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They fight their quarrel, by themselves opprest; The tyrant smiles below, and waits the falling
feast. Thus did the gentle Hind her fable end, Nor would the Panther blame it, nor commend ; But, with affected yawnings at the close, Seem'd to require her natural repose: For now the streaky light began to peep; And setting stars admonish'd both to sleep. The dame withdrew, and, wishing to her guest The peace of heaven, betook herself to rest. Ten thousand angels on her slumbers wait, With glorious visions of her future state.
POEM on the PRINCE,
Born on the Tenth of JUNE, 1688,
UR vows are heard betimes, and heaven
Just on the day, when the high-mounted sun
Departing Spring could only stay to shed
Last solemn fabbath saw the Church attend,
Or did the mighty Trinity conspire,
Hail son of prayers ! by holy violence
thence, And late to thy paternal skies retire: To mend our crimes whole
would require ; To change th’inveterate habit of our sins, And finish what thy godlike fire begins. Kind heaven, to make us Englishmen again, No less can give us than a patriarch's reign.
The facred cradle to your charge receive,
Our wants exact at least that moderate stay:
cry, The snakes besieg'd his young divinity : But vainly with their forked tongues they threat ; For opposition makes a hero great. To needful succor all the good will run, And Jove assert the godhead of his fon.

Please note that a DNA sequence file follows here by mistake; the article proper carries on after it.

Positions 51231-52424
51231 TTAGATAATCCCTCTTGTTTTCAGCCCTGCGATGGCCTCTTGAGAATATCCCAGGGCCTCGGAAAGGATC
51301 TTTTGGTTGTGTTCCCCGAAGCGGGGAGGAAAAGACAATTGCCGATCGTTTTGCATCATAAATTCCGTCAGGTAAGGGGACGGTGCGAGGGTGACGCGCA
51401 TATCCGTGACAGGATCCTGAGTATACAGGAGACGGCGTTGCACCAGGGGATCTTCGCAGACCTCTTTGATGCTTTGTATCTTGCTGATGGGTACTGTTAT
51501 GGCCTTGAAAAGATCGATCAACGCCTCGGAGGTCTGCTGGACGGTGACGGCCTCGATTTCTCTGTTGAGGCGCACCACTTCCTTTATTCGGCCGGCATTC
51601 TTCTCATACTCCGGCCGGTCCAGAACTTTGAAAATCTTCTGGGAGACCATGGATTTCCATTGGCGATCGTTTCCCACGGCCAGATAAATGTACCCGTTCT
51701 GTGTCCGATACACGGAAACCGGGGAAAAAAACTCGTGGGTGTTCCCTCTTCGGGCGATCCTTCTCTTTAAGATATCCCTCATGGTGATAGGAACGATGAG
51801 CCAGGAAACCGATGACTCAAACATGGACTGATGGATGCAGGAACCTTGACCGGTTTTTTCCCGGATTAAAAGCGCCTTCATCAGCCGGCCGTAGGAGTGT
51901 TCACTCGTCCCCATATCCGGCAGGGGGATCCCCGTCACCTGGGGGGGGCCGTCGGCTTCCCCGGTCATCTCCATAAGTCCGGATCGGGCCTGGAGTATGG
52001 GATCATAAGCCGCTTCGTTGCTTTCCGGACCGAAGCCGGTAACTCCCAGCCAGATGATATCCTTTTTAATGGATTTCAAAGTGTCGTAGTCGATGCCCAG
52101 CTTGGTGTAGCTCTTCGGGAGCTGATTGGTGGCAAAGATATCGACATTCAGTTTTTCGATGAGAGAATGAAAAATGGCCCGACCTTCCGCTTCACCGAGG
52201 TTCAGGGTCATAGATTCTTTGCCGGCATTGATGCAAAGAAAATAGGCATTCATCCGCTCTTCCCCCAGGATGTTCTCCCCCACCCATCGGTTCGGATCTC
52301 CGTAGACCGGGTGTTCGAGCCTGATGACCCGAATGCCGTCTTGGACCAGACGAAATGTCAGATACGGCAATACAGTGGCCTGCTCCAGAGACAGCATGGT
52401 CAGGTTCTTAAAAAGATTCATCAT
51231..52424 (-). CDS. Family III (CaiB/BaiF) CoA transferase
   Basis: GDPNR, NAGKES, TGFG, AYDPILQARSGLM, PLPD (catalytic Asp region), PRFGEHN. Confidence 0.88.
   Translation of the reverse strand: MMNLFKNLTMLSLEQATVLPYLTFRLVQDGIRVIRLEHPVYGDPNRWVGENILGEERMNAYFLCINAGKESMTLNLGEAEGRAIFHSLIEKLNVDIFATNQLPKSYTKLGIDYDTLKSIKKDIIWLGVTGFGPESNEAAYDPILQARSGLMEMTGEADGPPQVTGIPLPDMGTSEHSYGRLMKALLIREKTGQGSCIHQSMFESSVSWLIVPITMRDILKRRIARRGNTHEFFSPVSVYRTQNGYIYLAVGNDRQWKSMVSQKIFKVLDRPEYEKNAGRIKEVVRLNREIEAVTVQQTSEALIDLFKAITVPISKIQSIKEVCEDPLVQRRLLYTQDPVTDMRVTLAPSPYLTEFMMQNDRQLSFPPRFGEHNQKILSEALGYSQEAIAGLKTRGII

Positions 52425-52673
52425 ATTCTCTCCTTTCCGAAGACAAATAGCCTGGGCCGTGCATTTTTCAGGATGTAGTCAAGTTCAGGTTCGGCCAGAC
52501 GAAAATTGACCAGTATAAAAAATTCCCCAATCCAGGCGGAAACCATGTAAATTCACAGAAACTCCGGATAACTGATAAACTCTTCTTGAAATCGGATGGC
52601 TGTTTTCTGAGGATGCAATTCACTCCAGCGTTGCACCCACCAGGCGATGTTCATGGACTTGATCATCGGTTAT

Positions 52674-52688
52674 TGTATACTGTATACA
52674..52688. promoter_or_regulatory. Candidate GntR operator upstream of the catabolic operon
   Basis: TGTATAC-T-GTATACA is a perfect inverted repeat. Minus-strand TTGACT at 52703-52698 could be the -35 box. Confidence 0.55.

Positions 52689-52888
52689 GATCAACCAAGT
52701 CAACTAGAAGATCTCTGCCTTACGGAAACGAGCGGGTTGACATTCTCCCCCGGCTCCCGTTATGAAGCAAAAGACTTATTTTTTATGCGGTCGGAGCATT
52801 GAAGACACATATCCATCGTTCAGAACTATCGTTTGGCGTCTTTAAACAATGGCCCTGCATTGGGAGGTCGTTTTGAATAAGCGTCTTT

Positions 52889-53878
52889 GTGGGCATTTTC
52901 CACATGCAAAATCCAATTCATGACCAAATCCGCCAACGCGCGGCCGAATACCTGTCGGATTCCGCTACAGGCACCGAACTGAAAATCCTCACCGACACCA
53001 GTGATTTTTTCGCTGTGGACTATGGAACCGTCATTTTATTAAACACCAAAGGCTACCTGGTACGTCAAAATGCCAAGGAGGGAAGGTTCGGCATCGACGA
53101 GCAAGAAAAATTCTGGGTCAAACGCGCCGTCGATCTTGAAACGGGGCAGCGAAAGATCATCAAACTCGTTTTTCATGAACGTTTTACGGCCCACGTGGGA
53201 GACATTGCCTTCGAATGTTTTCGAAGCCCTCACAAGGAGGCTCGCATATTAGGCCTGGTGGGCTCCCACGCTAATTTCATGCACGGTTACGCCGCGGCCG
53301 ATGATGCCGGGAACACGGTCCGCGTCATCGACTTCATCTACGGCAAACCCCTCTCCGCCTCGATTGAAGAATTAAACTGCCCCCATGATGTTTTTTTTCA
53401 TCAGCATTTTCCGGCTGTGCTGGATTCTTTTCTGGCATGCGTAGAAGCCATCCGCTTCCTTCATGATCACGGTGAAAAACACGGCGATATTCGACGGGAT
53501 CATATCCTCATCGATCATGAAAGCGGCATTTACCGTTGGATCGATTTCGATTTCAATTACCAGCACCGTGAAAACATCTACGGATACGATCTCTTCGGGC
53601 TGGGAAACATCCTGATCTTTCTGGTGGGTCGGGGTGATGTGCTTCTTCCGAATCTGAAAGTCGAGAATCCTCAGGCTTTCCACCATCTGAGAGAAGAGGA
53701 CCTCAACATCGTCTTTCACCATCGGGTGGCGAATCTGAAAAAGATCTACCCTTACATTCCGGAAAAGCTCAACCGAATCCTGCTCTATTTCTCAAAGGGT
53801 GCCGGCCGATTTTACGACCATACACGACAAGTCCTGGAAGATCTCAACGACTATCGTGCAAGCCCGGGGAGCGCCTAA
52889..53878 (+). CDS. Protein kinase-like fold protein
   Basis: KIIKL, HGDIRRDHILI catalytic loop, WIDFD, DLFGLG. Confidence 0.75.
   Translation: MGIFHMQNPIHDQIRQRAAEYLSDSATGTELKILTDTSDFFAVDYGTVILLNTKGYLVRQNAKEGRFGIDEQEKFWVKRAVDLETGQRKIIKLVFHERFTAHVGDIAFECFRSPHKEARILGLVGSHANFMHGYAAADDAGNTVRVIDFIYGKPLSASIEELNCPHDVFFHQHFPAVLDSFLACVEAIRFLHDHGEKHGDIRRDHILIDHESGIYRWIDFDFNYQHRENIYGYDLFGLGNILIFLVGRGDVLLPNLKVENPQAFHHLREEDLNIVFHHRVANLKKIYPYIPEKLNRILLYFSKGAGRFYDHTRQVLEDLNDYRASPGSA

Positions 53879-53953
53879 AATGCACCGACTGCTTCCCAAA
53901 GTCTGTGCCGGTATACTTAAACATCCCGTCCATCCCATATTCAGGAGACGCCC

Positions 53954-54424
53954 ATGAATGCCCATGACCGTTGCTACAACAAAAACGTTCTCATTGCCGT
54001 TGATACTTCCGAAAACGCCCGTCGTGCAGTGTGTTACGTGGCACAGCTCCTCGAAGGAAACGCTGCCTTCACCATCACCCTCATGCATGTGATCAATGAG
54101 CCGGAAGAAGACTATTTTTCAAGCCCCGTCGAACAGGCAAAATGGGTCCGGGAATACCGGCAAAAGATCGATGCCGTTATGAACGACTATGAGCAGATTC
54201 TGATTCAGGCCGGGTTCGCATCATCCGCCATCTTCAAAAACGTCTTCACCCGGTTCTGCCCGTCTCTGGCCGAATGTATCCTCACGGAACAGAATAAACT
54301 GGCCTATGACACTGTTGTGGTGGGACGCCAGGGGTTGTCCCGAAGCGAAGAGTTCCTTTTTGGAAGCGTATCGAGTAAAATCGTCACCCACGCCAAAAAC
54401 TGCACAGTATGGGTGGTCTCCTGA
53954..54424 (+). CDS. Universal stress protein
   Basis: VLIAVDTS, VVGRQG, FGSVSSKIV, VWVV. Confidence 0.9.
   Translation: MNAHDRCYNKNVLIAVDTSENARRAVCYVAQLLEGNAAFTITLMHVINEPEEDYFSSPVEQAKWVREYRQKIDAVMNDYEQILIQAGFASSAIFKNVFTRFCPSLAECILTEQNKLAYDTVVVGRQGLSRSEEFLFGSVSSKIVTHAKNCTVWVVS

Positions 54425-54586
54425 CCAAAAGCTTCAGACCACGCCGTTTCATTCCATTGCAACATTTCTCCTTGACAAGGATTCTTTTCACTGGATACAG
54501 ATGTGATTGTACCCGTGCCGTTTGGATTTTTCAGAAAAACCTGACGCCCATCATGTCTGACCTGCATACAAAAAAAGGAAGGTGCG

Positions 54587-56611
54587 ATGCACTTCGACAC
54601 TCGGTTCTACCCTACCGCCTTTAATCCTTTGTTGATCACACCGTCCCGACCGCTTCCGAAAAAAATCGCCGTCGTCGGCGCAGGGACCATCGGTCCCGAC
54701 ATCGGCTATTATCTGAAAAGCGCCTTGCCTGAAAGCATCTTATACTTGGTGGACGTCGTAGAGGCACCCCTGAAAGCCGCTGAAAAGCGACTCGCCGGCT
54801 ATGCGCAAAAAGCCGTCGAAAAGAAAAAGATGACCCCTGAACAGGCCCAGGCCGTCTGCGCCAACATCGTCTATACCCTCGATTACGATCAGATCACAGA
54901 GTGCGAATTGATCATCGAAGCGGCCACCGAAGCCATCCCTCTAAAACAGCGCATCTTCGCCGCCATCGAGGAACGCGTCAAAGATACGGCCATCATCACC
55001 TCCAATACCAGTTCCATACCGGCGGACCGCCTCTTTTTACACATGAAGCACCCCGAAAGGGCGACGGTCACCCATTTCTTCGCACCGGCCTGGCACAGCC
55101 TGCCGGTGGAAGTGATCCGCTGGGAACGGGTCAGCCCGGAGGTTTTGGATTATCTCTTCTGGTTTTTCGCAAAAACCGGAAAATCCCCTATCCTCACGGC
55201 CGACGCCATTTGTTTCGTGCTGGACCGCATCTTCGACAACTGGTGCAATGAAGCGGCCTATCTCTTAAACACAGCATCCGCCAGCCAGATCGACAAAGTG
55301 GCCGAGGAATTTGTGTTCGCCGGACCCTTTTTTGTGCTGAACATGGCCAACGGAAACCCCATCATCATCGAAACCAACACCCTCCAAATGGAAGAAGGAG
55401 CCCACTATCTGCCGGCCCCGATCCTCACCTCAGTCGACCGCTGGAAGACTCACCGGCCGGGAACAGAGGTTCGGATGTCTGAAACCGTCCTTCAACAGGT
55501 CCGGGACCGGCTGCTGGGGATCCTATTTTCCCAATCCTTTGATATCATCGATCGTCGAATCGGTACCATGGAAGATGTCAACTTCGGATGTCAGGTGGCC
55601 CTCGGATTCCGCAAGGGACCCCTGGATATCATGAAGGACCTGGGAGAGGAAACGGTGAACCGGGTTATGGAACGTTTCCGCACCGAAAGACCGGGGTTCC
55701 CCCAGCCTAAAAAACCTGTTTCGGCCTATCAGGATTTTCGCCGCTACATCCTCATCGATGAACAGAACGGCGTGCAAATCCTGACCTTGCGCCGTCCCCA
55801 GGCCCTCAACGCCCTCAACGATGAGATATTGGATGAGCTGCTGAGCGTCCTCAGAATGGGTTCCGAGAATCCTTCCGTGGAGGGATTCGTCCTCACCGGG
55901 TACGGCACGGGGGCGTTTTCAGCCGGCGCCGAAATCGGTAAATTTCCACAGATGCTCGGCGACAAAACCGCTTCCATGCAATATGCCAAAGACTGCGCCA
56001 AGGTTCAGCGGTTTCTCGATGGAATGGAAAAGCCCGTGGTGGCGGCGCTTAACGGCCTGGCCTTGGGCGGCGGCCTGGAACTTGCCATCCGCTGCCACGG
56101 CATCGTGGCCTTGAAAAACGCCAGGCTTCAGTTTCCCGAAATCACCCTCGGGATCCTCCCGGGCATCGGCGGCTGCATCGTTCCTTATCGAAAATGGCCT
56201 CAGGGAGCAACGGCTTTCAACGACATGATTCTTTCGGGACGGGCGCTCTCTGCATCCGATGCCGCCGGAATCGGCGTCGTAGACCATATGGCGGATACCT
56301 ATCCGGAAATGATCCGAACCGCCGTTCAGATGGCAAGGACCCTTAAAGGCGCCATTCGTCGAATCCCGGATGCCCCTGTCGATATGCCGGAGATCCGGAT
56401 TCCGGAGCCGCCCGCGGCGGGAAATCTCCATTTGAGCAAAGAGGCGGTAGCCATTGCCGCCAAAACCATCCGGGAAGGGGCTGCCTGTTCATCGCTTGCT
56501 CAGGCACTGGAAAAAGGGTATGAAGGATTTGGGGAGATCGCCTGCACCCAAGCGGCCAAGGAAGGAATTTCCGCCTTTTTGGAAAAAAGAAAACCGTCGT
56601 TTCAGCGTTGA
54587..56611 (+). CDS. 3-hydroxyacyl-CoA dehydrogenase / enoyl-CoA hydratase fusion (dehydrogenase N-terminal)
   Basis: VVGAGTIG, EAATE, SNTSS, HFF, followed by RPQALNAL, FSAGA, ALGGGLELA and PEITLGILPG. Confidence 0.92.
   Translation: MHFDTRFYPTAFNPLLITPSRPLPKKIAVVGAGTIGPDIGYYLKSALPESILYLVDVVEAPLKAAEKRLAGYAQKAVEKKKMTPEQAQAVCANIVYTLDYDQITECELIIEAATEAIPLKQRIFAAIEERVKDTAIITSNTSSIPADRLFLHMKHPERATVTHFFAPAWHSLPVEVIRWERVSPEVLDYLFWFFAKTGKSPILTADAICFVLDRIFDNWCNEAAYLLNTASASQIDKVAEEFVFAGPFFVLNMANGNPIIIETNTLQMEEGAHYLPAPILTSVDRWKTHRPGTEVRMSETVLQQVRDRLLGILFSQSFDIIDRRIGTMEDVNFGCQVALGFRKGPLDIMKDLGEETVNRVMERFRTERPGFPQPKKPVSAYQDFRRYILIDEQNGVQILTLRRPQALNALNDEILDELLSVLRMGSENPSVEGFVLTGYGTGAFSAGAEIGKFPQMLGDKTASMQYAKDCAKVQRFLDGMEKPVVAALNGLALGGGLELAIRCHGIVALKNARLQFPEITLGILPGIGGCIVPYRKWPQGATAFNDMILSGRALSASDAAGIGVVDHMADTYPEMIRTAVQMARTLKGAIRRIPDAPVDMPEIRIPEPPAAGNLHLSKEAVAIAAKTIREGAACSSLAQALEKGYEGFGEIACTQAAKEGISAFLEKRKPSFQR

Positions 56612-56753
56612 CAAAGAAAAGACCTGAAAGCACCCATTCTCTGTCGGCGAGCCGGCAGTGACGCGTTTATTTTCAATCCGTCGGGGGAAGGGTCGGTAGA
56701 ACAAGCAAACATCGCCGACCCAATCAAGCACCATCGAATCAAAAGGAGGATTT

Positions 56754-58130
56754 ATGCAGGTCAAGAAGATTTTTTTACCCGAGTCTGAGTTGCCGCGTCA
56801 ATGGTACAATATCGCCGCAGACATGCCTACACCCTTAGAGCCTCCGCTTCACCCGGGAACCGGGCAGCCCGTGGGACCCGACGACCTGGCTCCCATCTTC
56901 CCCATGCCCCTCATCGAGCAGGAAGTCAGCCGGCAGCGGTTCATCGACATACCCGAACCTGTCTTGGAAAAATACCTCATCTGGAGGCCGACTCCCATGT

O ftill repining at your present state, Grudging yourselves the benefits of fate, Look up, and read in characters of light A blessing sent
your own despight. The manna falls, yet that celestial bread Like Jews you munch, and murmur while you
May not your fortune be like theirs, exild,
you verge of promis'd rest. Tho poets are not prophets, to foreknow What plants will take the blight, and what will
grow, By tracing heaven his footsteps may be found: Behold! how awfully he walks the round! God is abroad, and, wond'rous in his ways, The rise of empires, and their fall surveys ; More, might I say, than with an usual eye, He sees his bleeding church in ruin lie, And hears the fouls, of saints beneath his altar
cry. Already has he lifted high the sign, Which crown'd the conquering arms of Con
ftantine : The moon grows pale at that presaging fight, And half her train of stars have lost their light.
Behold another Sylvester, to bless